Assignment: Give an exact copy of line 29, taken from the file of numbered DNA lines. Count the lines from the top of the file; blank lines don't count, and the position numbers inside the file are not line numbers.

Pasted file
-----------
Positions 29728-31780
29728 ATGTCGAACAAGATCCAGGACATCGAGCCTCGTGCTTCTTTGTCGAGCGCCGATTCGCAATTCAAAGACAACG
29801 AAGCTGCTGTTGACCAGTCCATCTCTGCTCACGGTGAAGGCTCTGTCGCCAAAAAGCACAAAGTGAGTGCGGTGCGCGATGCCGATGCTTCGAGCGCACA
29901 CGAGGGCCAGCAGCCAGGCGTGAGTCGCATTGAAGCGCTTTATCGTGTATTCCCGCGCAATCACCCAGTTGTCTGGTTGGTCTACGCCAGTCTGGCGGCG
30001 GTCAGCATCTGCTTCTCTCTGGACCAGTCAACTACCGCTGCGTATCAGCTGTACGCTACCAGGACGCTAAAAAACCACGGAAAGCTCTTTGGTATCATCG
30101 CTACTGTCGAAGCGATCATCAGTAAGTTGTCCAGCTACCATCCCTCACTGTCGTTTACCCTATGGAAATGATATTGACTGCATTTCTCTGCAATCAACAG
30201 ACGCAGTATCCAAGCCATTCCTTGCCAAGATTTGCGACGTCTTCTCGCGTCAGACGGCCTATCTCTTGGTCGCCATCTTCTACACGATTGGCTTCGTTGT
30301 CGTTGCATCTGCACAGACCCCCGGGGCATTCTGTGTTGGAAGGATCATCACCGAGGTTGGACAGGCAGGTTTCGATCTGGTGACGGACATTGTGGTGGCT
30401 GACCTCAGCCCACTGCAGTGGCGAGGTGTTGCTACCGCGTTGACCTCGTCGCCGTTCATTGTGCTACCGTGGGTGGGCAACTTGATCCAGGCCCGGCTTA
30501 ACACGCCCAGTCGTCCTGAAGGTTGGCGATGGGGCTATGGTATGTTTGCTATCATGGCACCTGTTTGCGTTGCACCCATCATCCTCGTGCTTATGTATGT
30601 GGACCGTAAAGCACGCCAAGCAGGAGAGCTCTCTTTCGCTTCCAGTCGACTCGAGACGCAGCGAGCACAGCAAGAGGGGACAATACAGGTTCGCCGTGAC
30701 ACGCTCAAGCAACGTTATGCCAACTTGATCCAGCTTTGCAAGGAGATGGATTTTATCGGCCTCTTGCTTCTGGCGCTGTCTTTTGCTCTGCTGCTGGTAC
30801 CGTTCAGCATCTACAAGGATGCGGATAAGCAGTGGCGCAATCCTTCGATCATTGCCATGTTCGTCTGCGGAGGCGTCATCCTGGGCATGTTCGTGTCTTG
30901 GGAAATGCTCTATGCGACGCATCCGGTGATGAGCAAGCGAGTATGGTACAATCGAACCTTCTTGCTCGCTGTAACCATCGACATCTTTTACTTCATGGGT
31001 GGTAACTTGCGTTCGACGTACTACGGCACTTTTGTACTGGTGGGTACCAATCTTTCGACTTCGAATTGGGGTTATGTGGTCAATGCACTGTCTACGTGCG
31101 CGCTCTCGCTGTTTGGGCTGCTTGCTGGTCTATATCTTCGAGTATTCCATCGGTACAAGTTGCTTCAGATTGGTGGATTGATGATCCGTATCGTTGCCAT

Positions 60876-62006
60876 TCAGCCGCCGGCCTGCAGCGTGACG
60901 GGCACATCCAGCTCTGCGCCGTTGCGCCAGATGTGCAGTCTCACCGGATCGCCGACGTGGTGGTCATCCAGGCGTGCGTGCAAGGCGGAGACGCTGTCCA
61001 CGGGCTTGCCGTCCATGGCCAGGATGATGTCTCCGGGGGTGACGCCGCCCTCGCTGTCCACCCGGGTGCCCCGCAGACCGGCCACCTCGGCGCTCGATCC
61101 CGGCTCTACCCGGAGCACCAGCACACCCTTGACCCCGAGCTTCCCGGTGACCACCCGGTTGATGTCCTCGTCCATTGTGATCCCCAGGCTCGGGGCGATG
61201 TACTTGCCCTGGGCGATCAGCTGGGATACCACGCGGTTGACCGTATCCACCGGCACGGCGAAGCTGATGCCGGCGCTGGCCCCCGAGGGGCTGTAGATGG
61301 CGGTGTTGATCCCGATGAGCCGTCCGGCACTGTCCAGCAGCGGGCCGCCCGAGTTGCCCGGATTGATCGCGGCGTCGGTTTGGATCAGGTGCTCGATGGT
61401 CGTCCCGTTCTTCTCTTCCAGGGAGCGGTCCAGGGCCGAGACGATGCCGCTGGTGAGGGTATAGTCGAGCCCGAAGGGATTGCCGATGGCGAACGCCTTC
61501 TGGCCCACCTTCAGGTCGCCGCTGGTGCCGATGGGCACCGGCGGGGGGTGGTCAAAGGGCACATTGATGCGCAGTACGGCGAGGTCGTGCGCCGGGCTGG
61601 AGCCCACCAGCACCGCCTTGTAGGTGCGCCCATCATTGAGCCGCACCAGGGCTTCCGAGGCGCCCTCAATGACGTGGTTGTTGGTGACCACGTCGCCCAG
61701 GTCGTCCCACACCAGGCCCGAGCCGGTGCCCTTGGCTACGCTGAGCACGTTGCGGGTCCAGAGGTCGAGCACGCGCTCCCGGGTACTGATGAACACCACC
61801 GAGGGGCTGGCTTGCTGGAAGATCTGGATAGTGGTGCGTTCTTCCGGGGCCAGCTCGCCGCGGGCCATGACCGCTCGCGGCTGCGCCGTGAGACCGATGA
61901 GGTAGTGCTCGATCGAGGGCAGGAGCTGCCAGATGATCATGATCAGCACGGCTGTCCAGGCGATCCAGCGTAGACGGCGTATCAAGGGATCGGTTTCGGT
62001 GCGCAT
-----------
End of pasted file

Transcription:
61901 GGTAGTGCTCGATCGAGGGCAGGAGCTGCCAGATGATCATGATCAGCACGGCTGTCCAGGCGATCCAGCGTAGACGGCGTATCAAGGGATCGGTTTCGGT